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I don’t think this is limited to the factory but applies everywhere. My mind immediately jumps to that white collar manager that makes sure to sit in a central place to see the comings and goings of all her workers mistaking sitting in a place with doing great work. Time spent keeping up appearances doesn’t show up in the bottom line.

What’s more, in a curious phenomenon dubbed the Transparency Paradox, he finds that watching your employees less closely at work might yield more transparency at your organization.

Bernstein uncovered the paradox while studying the manufacturing floor at a leading, technologically advanced global contract manufacturer’s plant in Southern China, where tens of thousands of workers assembled mobile devices under close supervision. The plant for years had operated myriad identical assembly lines, spaced closely together to facilitate visibility. The idea was that watching the workers would help managers improve operations and replicate innovations on one line across others, thus increasing productivity and driving down production costs.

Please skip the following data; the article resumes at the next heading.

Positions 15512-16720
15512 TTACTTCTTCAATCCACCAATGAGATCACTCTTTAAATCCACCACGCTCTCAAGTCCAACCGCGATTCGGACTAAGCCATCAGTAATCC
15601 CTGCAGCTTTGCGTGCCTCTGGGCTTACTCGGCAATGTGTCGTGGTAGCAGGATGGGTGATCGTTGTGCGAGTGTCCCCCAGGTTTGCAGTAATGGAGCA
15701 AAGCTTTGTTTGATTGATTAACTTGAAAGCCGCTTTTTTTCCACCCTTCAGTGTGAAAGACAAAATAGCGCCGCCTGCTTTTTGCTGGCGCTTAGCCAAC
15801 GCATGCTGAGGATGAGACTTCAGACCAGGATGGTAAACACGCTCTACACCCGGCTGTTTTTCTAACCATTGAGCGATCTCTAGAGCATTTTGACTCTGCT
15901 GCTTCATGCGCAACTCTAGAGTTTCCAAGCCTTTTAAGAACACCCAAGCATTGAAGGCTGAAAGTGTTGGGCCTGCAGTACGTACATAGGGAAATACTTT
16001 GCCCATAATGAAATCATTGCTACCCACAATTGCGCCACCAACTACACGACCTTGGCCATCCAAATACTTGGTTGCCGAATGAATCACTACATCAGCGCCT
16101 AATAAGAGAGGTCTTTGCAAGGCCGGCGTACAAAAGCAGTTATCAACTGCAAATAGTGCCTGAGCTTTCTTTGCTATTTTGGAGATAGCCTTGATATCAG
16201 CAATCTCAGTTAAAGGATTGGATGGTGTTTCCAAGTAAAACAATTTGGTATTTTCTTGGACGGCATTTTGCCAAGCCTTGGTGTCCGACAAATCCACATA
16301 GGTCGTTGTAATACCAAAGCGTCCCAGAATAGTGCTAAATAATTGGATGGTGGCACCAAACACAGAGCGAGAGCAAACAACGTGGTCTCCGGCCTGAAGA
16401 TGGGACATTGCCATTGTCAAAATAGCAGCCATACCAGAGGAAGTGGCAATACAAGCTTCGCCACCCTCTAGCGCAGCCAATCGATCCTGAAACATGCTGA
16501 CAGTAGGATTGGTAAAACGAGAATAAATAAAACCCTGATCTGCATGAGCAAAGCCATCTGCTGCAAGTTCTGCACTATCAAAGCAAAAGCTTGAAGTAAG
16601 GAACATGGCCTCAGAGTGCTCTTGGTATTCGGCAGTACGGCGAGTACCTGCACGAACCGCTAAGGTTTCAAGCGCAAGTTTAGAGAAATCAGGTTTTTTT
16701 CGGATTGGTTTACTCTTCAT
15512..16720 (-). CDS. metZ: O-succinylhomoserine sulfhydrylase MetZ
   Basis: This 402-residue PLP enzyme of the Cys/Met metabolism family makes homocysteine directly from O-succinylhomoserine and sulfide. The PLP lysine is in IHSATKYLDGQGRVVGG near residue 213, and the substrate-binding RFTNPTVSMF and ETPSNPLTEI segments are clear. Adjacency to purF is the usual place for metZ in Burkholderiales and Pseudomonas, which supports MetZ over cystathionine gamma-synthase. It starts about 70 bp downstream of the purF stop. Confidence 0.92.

A research team found the opposite was true.

I would never suggest that what works in one setting is necessarily going to work the same way in another,” he says. “The message actually that’s more important to me, which should be more important to managers, too, is that this race to full observability of everything can have unintended consequences.”

via HBS “Hiding From Managers Can Increase Your Productivity”
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